The best quote in the documentary comes at the glitzy private view where celebrity guests tell the camera what a great artist Damian is before Hollywood director Richard Donner says: "I'm a realist, not an abstractionist. When I look at Picasso I don't understand him, it looks like a kid could do it, stoned out of his head on a little weed, he could do a Picasso. But Damian does it with a sense of reality." So, in Hollywood at least, he's more real than Picasso? Damian laughs long and hard. I reflect that the fact that the reason he remains one of the more charming members of the Californian elite without buying into any of the bullshit, and that he can hold his own on the New York art scene without claiming kudos as a conceptual artist, is probably down to his rather outré English background.
Born in 1960, to heiress and interior designer Tessa Kennedy and the husband she eloped with at 17, Mayfair-set artist Dominic Elwes, Damian's childhood was bohemian and star-studded. His parents divorced when he was eight and he grew up with his brothers at their mother's house in Surrey where dinner guests included Marlon Brando, Rudolph Nureyev and King Hussein. Dominic's own father was society portraitist Simon Elwes whose work was collected in the thirties and forties by American families like the Vanderbilts and the Whitneys. Dominic's talent was less of a commercial success and he also suffered from manic depression: he committed suicide when Damian was 14 and there was some conjecture that it was the result of his ostracism by 'friends' after the disappearance of one of their circle, Lord Lucan. Within three months, Simon Elwes had also died. Both his father and grandfather left the contents of their studios to Damian, the only one of the boys to have been drawn to their work as a child, loving the smell of turps and oil paint and learning to fill in his father's skies.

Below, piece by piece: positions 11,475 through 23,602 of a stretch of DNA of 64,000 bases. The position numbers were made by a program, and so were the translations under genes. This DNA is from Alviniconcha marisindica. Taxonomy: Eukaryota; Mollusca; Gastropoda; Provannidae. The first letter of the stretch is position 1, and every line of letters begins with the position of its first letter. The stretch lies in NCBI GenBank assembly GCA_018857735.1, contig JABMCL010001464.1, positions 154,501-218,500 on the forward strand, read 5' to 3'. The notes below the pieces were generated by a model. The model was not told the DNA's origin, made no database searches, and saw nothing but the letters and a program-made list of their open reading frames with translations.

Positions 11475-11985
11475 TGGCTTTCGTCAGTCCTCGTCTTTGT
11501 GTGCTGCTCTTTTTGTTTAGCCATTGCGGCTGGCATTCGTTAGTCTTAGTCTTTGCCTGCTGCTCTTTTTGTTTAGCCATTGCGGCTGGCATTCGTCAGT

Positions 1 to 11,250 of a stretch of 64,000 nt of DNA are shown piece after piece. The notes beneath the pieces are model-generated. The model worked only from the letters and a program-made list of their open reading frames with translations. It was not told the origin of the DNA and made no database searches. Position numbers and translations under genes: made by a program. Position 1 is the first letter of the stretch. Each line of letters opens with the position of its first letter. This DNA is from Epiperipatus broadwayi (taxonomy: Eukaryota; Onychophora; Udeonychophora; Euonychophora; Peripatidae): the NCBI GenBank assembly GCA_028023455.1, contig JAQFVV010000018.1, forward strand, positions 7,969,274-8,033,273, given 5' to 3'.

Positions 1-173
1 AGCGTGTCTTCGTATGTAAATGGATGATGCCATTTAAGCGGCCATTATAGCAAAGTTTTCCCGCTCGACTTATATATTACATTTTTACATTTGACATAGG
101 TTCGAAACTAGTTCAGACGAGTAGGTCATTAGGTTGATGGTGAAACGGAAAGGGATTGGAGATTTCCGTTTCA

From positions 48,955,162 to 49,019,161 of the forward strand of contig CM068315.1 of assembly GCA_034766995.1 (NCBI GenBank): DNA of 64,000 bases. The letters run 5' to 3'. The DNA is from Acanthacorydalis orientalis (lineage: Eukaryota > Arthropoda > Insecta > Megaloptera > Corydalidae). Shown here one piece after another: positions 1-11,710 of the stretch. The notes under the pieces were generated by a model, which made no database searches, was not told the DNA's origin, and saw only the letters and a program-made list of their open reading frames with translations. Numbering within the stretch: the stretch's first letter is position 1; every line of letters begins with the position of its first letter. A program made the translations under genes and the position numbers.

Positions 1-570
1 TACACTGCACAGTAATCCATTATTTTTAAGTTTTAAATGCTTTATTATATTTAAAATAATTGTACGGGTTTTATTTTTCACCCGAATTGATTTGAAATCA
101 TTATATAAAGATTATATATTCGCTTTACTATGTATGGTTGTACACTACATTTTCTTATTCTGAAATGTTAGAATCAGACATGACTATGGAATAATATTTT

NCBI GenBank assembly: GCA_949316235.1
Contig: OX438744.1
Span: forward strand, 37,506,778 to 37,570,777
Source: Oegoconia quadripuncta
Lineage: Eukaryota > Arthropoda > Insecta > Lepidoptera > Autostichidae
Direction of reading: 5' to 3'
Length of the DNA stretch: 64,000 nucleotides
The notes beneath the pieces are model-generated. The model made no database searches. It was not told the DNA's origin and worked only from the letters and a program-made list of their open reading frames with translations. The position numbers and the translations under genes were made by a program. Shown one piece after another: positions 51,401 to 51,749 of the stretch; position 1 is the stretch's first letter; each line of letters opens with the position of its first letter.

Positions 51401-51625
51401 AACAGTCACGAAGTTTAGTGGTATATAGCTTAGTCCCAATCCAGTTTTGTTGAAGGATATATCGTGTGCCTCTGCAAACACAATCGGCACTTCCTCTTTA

"I put it all into storage," he says. "I didn't want my life preordained." Determined not to become an artist, he took himself off to Harvard to study playwriting but his professor gave him a palette knife that had once belonged to Matisse as a graduation present and, says Elwes, "I realised he was trying to tell me something." Exploring the New York art scene of the 1980s, Elwes says he was "electrified" by the graffiti art of Keith Haring and Jean-Michel Basquiat but that, being English, he lacked the necessary abandon to spraypaint the city walls. "I made some graffiti-based art and had a show with Basquiat but I really wanted to learn to paint with a brush so I decided to follow the palette knife to Paris and visit its owner's studio." On arrival, he found Matisse's studios closed to the public so he turned his attention to living artists. "I knocked on doors wherever I smelled turpentine and linseed oil and asked if I could sit in a corner and paint their space. They'd come and look at my painting and say 'If you like my mess, go and see Réné,' and so it went on. That's how I learnt to sculpt and paint, by watching artists at work."